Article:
Employee Morale: Do You Have a Heart as an Employer?



A famous poem, “Desiderata,” which was written in 1927 by Max Ehrmann, offers wonderful parallels for business. It’s apropos for employers.

Three lines from Desiderata:

As far as possible without surrender be on good terms with all persons. Speak your truth quietly and clearly; and listen to others…

Exercise caution in your business affairs…

Nurture strength of spirit to shield you in sudden misfortune. But do not distress yourself with imaginings…

I first heard it in 1971 when it was No. 8 on Billboard. Well-known broadcaster Les Crane, who was a talk-show host on KLAC Radio in Los Angeles, recorded it.

As a young broadcaster I was intrigued for a couple of reasons:

Firstly, I was fascinated by the spiritual approach by Mr. Crane, who was famous for his controversial shtick on radio and TV.

Secondly, the previous year I was deeply touched by the thoughtfulness of his boss, David Croninger, the president of Metromedia Radio. Metromedia was a conglomerate in related industries.

Along with NBC’s legendary news anchor, Chet Huntley, Mr. Croninger was a speaker at my college graduation, the University of Tulsa.

So the memory of Mr. Crane’s rendition of Desiderata along with the gracious sharing of wisdom by Messrs. Huntley and Crane prompt me to ask this question: Does your business have a heart?

Inspiring career advice

Both were accessible to students afterward – a true blessing. The nation was mired in a recession with unemployment approaching 9 percent and the Vietnam War was tearing the country apart.

Amid this, my peers and I were apprehensive but anxious to launch our careers.

Accompanied by an NBC PR person, Mr. Huntley graciously gave me excellent advice regarding my broadcasting career. As a DJ, I had worked my way through college on radio stations, but I was still a porous sponge in wanting career counsel before returning to my home state of California. He explained to me how to make a transition from being a DJ to radio news to TV news.

Mr. Croninger, who as Mr. Crane’s boss, gave me a shot of confidence. I’ll never forget his compliment: “…you are impeccably dressed.”

Wearing a striped tie with a navy blazer and gray slacks, that was heady stuff for an impressionable young college grad. I thought it was a professional appearance for broadcasting, but I wasn’t sure. I appreciated his comment as I was about to call on Los Angeles radio and TV stations for employment. I also enjoyed hearing his comments regarding Mr. Crane, as his employer.

That was heady stuff as both broadcasters were inspirational for my career.

So the memory of Mr. Crane’s rendition of Desiderata along with the gracious sharing of wisdom by Messrs. Huntley and Crane prompt me to ask this question: Does your business have a heart?

12 Key questions

To see if your business has a heart, ponder these 12 questions:

  1. Do you set a good example?
  2. How often do you use the phrases – please and thank you?
  3. Do you compensate your employees adequately and fairly?
  4. Are you kind and precise in giving criticism and direction?
  5. Do you hire and fire fairly?
  6. Do you train employees on an ongoing basis for personal and career development?
  7. Do you maintain a safe, fun working environment?
  8. How about job security?
  9. Do you communicate regularly with employees about the company?
  10. Do you listen to criticism?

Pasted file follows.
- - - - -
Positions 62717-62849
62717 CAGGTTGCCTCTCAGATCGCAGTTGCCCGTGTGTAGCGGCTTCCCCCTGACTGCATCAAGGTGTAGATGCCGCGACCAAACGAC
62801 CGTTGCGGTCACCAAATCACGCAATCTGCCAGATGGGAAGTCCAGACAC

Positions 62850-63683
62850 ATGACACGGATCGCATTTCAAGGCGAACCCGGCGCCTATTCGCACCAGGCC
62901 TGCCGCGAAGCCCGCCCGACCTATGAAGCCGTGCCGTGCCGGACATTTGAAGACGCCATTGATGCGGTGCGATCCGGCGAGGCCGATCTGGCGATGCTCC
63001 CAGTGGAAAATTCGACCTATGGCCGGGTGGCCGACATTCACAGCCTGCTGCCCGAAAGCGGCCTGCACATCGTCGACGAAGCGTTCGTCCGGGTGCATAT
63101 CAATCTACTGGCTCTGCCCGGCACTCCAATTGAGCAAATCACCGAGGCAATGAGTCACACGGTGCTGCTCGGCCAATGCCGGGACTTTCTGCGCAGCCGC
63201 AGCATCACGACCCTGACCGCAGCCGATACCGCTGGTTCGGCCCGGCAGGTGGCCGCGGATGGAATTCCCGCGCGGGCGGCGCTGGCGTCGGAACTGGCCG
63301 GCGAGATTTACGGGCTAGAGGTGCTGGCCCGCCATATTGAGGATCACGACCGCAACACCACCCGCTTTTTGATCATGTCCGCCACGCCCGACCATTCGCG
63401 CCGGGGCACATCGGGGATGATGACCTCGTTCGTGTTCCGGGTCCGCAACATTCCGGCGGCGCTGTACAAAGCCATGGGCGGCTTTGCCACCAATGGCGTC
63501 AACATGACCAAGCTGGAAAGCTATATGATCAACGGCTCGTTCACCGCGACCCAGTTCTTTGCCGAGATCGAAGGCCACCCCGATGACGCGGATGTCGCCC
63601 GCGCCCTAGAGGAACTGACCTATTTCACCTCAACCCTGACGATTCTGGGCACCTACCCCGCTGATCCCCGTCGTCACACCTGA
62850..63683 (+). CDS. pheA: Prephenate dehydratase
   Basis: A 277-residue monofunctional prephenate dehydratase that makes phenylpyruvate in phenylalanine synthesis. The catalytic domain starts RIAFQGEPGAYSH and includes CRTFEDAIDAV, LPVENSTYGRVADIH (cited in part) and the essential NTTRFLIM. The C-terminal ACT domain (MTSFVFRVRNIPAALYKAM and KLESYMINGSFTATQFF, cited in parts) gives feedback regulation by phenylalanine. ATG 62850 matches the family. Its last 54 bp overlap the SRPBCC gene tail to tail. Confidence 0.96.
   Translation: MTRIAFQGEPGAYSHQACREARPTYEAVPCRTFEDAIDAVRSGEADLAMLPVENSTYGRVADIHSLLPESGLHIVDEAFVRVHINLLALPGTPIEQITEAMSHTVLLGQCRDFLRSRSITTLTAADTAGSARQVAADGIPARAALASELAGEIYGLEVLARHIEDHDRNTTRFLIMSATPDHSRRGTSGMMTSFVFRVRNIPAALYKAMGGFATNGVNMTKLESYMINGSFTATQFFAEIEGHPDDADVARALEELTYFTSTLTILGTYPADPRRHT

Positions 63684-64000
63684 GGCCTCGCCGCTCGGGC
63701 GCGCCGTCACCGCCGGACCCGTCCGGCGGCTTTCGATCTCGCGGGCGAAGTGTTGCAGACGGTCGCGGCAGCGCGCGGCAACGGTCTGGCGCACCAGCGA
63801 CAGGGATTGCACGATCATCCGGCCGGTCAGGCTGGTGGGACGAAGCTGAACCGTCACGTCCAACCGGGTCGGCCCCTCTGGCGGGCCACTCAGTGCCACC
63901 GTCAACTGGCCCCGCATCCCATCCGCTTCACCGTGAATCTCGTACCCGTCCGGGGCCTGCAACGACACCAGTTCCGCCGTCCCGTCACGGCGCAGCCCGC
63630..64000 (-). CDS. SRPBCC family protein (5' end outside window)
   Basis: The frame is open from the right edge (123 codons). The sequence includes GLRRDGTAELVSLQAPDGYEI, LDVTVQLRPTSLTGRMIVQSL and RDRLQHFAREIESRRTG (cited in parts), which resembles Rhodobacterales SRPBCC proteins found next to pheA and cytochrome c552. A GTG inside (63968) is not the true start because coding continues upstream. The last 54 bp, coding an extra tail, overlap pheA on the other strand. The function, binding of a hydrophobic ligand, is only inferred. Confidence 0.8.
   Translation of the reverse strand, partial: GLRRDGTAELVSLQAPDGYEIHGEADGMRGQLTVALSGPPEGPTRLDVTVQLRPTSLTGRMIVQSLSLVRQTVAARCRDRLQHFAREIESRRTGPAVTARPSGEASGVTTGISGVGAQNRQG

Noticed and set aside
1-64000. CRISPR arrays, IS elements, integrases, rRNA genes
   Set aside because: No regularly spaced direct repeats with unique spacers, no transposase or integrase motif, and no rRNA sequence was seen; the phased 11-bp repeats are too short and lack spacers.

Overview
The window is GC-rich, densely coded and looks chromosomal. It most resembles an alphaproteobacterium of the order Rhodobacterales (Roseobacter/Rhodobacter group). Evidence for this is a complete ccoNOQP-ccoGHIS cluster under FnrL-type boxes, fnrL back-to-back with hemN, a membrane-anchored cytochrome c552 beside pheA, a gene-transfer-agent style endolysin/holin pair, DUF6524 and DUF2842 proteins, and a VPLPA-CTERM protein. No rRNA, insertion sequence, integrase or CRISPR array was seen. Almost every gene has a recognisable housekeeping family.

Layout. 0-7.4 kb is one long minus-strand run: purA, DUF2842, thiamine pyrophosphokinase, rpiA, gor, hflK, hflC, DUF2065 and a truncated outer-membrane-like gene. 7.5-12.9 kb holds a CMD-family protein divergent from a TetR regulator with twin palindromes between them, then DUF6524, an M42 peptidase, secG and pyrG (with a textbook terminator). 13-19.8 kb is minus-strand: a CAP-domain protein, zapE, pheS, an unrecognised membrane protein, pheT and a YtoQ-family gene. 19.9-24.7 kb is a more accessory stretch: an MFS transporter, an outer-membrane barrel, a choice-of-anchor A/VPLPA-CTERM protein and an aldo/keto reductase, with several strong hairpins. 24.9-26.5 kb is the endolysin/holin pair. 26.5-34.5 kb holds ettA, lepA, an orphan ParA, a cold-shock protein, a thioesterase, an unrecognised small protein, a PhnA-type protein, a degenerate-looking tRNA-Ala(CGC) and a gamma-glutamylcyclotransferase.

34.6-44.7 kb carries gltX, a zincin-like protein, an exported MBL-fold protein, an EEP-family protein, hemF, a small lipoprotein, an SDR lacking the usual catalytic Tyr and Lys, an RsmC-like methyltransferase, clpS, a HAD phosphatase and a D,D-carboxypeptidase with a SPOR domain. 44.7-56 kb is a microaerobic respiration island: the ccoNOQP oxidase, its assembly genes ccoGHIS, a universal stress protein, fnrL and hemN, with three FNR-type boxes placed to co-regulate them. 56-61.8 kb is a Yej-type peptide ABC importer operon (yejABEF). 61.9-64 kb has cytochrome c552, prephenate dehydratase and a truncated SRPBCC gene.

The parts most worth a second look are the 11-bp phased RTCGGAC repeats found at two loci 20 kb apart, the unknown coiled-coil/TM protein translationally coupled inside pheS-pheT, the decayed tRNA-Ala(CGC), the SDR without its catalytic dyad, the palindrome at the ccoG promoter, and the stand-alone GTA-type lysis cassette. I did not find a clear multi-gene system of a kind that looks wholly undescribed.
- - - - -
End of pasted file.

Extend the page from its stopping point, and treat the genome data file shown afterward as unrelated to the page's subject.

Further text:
11. Do you solicit ideas?
  12. How do you motivate your staff?

From the Coach’s Corner, here are employer resource links:

Human Resources – Power Your Brand with Employee Empowerment — Are you investing in marketing, but not getting the anticipated return on your investment? If you’re disappointed by your ROI, remember marketing may or may not be the problem. Why? Consider there are two basic reasons for poor profits — again, that’s profits not revenue.

18 Leadership Strategies for Employee Respect — Eighteen strategies to profit from good labor relations, and to leverage the perspective of employees – your company’s human capital.

Listening Skills to Improve Your Relationships and Business Performance — What counts in communication? Listening skills for discernment and trust. Discerning people are the most successful and listening skills are important for discernment. So if you’re in management but don’t listen, you’re not discerning in human resources and not viewed as trustworthy. As a result, you’ll harm employees’ morale and risk losing them.As Trustworthy Leaders, Great Bosses Have 5 Traits — Trust, or lack of it, is an obstacle to leadership. It’s a mega issue in America. It’s reached crisis proportions. Published polls show Americans distrust their political leaders, journalists and CEOs. So it’s obvious there are countless missed opportunities in politics, the news media and business. A Stanford professor provides solutions.

HR Management: 3 Values to Deliver Top Customer Service — The three values needed to achieve top customer service are easy-to-understand but arduous to achieve. But if your human resources program adopts and implements these values, you’ll achieve enviable organizational effectiveness – a high performance culture – for strong revenue. One key indicator is whether your employees are proud of your organization.

“The worst mistake a boss can make is not to say ‘well done’.”
-John Ashcroft

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Author Terry Corbell has written innumerable online business-enhancement articles, and is a business-performance consultant and profit professional. Click here to see his management services. For a complimentary chat about your business situation or to schedule him as a speaker, consultant or author, please contact Terry.